Monday, 2 May 2016

Capital III, Chapter 33 - Part 4

Its been noted previously that, irrespective of changes in economic conditions, the requirement for currency varies during the year. For example, at times when various settlement days fall, more currency is required to cover these payments.

“Thus, in August of every year a few millions, generally in gold, pass from the Bank of England into domestic circulation to pay the harvest expenses; since wages are the principal payments to be made here, bank-notes are less serviceable in England for this purpose. By the close of the year this money has streamed back to the Bank. In Scotland, there are almost nothing but one-pound notes instead of sovereigns; here, then, the note circulation is expanded in the corresponding situation, namely, twice a year — in May and November — from 3 million to 4 million; after a fortnight the return flow begins, and is almost completed in one month. (Anderson, C. D. 1848/57, Nos. 3595-3600.)” (p 526) 

Every three months there was additional demand for liquidity as payments of interest on government bonds fell due. These payments then flowed back to the banks, but Marx points out, more enduring, in terms of the actual circulation, was the effect of the industrial cycle. But, even that can be upset by bad legislation and political action, such as the 1844 Bank Act. Marx quotes the banker Guerney's testimony to Parliament.

“"At the end of October (1847) the amount of bank-notes in the hands of the public was £20,800,000. At that period there was great difficulty in getting possession of bank-notes in the money-market. This arose from the alarm of not being able to get them in consequence of the restriction of the Act of 1844. At present [March 1848] the amount of bank-notes in the hands of the public is ... £17,700,000, but there being now no commercial alarm whatsoever, it is much beyond what is required. There is no banking house or money-dealer in London, but what has a larger amount of bank-notes than they can use."” (p 526)

That is the usual feature of a credit crunch, because everyone demands payment in cash, rather than on credit, whilst everyone also tries to hold on to the cash they have. The problem is not an absolute shortage of liquidity, but a relative shortage of liquidity, given that credit no longer acts to replace money as means of circulating commodities.

On this basis, a higher value and volume of commodities to be circulated may actually require less money in circulation. That is because this higher value and volume of commodities may be an indication of a period of prosperity, during which time, firms are happy to sell on the basis of credit. At the least, it will require relatively less money, in circulation, compared to the value of commodities.

For the banks and finance houses, this is also reflected in their own description of such conditions. When the banks have relatively low reserves, because they have put a lot of notes out into circulation, this is considered to be a period when money is tight, and interest rates are likely to be high. Engels comments,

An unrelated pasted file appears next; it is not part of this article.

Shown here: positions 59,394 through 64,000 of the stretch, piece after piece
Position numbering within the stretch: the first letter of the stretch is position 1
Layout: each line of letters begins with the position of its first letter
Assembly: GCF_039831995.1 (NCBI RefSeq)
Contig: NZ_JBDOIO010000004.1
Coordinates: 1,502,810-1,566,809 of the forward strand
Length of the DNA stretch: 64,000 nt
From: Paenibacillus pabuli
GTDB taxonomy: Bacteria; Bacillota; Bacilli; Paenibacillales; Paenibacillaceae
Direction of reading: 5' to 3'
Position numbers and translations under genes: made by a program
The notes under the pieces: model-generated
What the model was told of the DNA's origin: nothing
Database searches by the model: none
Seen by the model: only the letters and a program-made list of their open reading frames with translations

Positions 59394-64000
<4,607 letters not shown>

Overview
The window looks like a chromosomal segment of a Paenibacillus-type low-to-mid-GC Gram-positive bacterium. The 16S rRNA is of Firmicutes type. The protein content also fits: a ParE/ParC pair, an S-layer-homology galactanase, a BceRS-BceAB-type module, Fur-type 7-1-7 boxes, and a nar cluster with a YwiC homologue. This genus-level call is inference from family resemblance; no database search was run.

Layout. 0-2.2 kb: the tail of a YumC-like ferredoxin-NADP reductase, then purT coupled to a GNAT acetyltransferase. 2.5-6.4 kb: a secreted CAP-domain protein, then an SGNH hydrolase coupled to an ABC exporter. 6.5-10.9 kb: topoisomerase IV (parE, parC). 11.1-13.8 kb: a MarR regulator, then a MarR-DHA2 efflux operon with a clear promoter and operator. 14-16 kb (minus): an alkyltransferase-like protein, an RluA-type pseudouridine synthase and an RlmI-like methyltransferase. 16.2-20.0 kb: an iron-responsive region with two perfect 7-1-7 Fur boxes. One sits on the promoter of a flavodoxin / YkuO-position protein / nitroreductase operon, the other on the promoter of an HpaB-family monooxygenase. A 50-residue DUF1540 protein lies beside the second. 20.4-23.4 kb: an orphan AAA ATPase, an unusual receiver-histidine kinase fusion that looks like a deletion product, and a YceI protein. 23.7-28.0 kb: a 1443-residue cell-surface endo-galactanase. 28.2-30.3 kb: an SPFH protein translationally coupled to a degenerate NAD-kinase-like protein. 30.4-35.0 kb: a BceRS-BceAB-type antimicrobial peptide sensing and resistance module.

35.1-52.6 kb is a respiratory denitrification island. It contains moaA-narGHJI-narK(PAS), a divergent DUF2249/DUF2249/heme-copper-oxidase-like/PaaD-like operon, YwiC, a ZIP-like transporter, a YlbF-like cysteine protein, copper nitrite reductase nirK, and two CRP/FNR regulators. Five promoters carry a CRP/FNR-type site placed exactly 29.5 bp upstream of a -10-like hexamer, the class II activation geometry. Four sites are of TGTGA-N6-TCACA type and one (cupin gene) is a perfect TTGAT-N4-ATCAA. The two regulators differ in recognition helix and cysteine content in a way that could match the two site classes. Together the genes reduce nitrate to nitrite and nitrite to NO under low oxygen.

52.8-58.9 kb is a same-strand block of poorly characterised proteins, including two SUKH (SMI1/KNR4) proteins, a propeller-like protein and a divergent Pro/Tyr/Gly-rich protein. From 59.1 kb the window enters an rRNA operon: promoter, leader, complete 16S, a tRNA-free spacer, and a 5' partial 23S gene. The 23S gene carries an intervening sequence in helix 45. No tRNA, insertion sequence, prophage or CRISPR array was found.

“As long as the state of business is such that returns of loans made come in regularly and credit thus remains unshaken, the expansion and contraction of circulation depend simply upon the requirements of industrialists and merchants. Since gold, at least in England, does not come into question in the wholesale trade and the circulation of gold, aside from seasonal fluctuations, may be regarded as rather constant over a long period of time, the note circulation of the Bank of England constitutes a sufficiently accurate measure of these changes. In the period of stagnation following a crisis, circulation is smallest; with the renewed demand, a greater need for circulating medium develops, which increases with rising prosperity; the quantity of circulating medium reaches its apex in the period of over-tension and over-speculation — the crisis precipitously breaks out and overnight bank-notes which yesterday were still so plentiful disappear from the market and with them the discounters of bills, lenders of money on securities, and buyers of commodities.” (p 527)
That was the situation that arose in 1847 and 1857, and also in 2008, as a period of speculation leads to a crisis, and the bursting of the bubble. Initially, in 1847 and 1857, the Bank Act  caused the credit crunch by forcing the Bank of England to reduce liquidity. That was remedied by the suspension of the Bank Act. In 2008, central banks quickly ended the credit crunch by providing the necessary liquidity, but having done so they tried to protect the interests of the owners of fictitious capital, at the expense of real capital, by continuing to pump out liquidity, via QE, so as to reflate the asset price bubbles, which had been the basis of the financial crisis in the first place.  I described this in my book, Marx and Engels Theories of Crisis.

“"During an alarm," says the earlier mentioned banker Wright (loc. Cit., No. 2930), "the country requires twice as much circulation as in ordinary times, because the circulation is hoarded by bankers and others."” (p 527)

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